The crow has flown away;

swaying in the evening sun,

a leafless tree.

A jag of lightning

by Matsuo Bashō

‘A jag of lightning’ by Matsuo Bashō is a beautiful and interesting poem that describes lightning and a heron’s scream. 

Birds hold symbolic significance in many forms of literature, and in this haiku, the mention of a night heron adds depth to the imagery. Birds often represent freedom, grace, and the natural world. In this context, the heron's movement toward darkness may symbolize a retreat into the familiar or a seeking of refuge amidst the intense brilliance of the lightning.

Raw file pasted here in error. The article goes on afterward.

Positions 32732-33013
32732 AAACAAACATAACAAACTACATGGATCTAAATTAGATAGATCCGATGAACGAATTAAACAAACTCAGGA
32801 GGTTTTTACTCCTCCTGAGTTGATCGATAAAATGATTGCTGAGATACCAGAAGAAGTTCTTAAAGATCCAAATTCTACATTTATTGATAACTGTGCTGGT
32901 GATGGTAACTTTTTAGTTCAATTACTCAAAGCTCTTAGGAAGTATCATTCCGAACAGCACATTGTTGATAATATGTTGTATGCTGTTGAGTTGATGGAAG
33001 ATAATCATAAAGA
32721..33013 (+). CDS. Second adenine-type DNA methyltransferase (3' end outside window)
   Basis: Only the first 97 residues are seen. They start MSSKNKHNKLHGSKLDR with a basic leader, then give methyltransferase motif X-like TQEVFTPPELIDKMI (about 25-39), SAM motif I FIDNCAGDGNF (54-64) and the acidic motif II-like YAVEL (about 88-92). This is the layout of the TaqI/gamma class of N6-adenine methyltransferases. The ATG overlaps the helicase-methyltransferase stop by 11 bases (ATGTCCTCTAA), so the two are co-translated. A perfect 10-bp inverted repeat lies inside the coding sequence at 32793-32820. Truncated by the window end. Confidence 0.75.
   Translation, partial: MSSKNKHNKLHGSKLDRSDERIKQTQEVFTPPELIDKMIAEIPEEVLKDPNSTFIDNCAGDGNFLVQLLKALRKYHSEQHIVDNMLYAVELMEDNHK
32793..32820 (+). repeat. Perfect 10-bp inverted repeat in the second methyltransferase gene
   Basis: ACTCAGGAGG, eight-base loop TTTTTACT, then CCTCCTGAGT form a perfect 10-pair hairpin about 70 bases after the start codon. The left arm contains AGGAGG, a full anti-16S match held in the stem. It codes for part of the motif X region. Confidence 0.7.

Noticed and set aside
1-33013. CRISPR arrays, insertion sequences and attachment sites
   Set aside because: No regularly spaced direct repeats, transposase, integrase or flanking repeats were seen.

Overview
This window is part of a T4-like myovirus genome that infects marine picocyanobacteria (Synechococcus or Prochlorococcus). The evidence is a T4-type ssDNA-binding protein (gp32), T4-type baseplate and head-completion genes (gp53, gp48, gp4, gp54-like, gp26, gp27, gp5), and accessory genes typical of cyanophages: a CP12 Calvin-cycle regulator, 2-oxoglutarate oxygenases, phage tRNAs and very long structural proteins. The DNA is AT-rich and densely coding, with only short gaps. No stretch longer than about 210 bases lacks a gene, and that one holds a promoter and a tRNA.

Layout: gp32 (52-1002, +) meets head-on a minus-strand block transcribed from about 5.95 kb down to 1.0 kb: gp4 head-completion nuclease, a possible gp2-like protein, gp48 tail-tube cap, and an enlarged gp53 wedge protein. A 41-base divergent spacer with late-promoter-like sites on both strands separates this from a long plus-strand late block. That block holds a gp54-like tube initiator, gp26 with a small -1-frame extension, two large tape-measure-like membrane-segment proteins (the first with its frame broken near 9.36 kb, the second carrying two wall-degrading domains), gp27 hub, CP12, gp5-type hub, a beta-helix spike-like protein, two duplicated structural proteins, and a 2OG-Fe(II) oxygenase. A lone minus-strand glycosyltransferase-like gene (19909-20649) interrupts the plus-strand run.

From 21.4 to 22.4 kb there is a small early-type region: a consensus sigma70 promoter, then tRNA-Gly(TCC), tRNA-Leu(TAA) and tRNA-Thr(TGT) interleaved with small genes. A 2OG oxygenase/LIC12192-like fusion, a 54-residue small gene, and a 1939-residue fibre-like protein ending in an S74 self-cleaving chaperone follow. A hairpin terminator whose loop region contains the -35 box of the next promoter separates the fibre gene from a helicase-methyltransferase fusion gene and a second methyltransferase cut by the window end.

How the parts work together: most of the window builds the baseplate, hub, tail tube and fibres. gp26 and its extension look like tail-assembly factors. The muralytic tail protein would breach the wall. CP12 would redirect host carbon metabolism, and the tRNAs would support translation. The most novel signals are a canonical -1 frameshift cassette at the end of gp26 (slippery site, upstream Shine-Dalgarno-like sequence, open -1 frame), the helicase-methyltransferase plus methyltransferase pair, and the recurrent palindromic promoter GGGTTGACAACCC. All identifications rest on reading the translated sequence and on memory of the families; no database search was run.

A jag of lightning--

Then, flitting toward the darkness,

A night heron's scream.


by Frederick William Harvey

‘Ducks’ by F.W. Harvey is a charming and interesting poem about the movements and lives of ducks. It looks at their humorous and calming features.

This poem is almost entirely focused on birds, specifically ducks. The speaker is very focused on the lives of ducks and how amusing they can be.

From troubles of the world

I turn to ducks,

Beautiful comical things

Sleeping or curled

Their heads beneath white wings

Each and All

by Ralph Waldo Emerson

‘Each and All’ by Ralph Waldo Emerson depicts nature as interconnected and dependent on all other living and non-living things. The poet uses a few clever examples to demonstrate why he sees the world this way. 

Birds are mentioned as one of the primary symbols in this poem.

Little thinks, in the field, yon red-cloaked clown,

Of thee from the hill-top looking down;

The heifer that lows in the upland farm,

Far-heard, lows not thine ear to charm;

I Ate Too Much Turkey

by Jack Prelutsky